Aperture refers to how wide the lens can open. How it affects exposure is straightforward: the bigger the hole (i.e. aperture) for light to go through, the more light available for the exposure.
Why are some lenses called “fast”? And why are they so expensive/heavy?
We know that increasing the shutter speed reduces exposure. So if increasing (the width) of the aperture increases exposure…then:
wider aperture allows for faster shutter speed
Those expensive, bulky lenses are called “fast” because they let you shoot fast. A premium lens, at its widest setting, may allow two additional stops (four times the amount of light) than the widest aperture of a cheaper lens.
How does shutter speed and aperture number relate to each other?
Here’s a simple table showing the inverse relation between shutter speed and aperture value:
What’s with the numbering system for aperture?
The aperture value is often referred to as the f-number.
A couple of things to note:
The f-number increases as the aperture physically narrows. This means that a low f-number, such as f/2.8, relates to a very wide aperture hole.
In shutter speeds, 1/50 is one stop more than 1/100…a simple ratio of 2. But you do not double/halve the f-number to get to the next stop, e.g. f/4 is one stop less than f/2.8. This goes back to your geometry lessons. Needless to say, it’s pretty easy to memorize the actual intervals and yet I don’t think it’s particularly important to do so.
How do I turn on Aperture Priority mode?
The mode is typically listed as A on your camera’s selection control (not to be mistaken for “Auto” mode).
As you twiddle with the aperture, you should notice two things:
- The shutter speed should decrease as the aperture value increases.
- You have much less leeway in adjusting aperture compared to shutter speed.
In other words, you might be able to keep the shutter open for as long as 30 seconds, which is something like 12 stops higher than 1/100th of a second.
But even the most expensive lenses don’t give you more than 6 to 8 stops between the absolute widest and narrowest aperture, e.g. f/2.8 to f/22.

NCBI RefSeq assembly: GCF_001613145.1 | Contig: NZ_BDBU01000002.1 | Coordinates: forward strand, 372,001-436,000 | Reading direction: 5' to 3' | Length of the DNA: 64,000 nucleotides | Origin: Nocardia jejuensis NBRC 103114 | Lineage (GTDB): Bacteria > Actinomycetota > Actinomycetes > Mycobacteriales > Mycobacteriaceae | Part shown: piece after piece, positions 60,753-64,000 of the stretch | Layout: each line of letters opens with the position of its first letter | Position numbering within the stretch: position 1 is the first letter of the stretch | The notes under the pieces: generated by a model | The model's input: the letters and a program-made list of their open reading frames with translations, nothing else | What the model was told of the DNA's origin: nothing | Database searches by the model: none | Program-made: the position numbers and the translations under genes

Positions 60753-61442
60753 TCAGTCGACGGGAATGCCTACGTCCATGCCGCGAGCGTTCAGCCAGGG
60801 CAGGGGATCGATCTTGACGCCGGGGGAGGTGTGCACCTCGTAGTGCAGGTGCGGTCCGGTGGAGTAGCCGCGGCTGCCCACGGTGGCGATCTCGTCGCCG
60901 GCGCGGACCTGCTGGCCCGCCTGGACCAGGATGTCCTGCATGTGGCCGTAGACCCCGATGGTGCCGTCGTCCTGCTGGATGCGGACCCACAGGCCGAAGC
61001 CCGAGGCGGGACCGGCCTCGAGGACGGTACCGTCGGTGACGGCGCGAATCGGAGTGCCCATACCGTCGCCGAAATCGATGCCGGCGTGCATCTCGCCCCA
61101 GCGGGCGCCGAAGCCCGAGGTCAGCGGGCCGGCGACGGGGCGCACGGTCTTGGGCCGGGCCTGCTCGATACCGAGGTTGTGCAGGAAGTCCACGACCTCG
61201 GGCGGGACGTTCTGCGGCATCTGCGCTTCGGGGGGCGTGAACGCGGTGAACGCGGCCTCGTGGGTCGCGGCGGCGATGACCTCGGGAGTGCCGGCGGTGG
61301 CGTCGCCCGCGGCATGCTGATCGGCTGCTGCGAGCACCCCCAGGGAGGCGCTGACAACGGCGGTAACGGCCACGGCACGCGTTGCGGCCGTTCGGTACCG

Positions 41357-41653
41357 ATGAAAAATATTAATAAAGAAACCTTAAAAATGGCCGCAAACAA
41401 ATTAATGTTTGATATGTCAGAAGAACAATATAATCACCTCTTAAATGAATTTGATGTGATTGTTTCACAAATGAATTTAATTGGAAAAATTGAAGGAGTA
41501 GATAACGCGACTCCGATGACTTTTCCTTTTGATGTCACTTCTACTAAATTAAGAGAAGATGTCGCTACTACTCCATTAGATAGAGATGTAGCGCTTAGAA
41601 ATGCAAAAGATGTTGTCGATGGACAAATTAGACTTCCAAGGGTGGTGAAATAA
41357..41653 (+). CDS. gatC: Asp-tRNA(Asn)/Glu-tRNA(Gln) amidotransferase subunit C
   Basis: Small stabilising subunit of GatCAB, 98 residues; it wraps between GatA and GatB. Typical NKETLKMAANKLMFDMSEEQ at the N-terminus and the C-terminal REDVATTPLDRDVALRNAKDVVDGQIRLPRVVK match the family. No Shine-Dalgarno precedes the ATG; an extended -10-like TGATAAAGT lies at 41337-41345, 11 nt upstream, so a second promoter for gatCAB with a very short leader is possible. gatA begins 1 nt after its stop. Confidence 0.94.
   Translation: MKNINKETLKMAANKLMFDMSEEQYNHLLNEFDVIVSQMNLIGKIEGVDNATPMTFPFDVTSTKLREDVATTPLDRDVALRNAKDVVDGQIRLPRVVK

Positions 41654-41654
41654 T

In other words, with shutter speed, you can slow it down to whatever rate is necessary to see in the dark. But you can’t open the aperture of the lens to an arbitrarily wide point.
Thus you have less freedom in Aperture Priority mode to adjust to low light.
So why even use Aperture Priority mode?
I typically use shutter speed priority when walking around, especially when light is scarce.
However, when light is plentiful (which means you don’t worry that your camera will drop the shutter speed to a motion-blur inducing rate), then you might try out aperture mode because it gives you greater control over which part of your photo is in sharp focus.
A quick refresher on focus
We haven’t covered the topic of focus yet (it’s OK to use autofocus, I still do it most of the time). But you know it as the thing you have to do to keep the subject’s details sharp, i.e. “in focus.”
Conversely, the parts of the scene that are “out of focus” are blurry.
Objects that are at a different distance between you and the point of focus will be blurrier than what’s at the focus point. The farther that distance, the bigger the blur.
What does aperture have to do with focus?
The aperture value changes how far objects can be away from the focal point and still be in focus. This concept is called depth of field:
A wide aperture (i.e. a low f-number like f/2.8) will result in a shallow DOF: if you focus on the subject’s nose, for instance, the eyes may be out of focus.
A narrow aperture (i.e. a high f-number like f/16) will result in a deeper DOF: the first person in a crowd of people facing you may be as sharp as a person several rows behind her.
We’ll cover depth of field in-depth in the next lesson.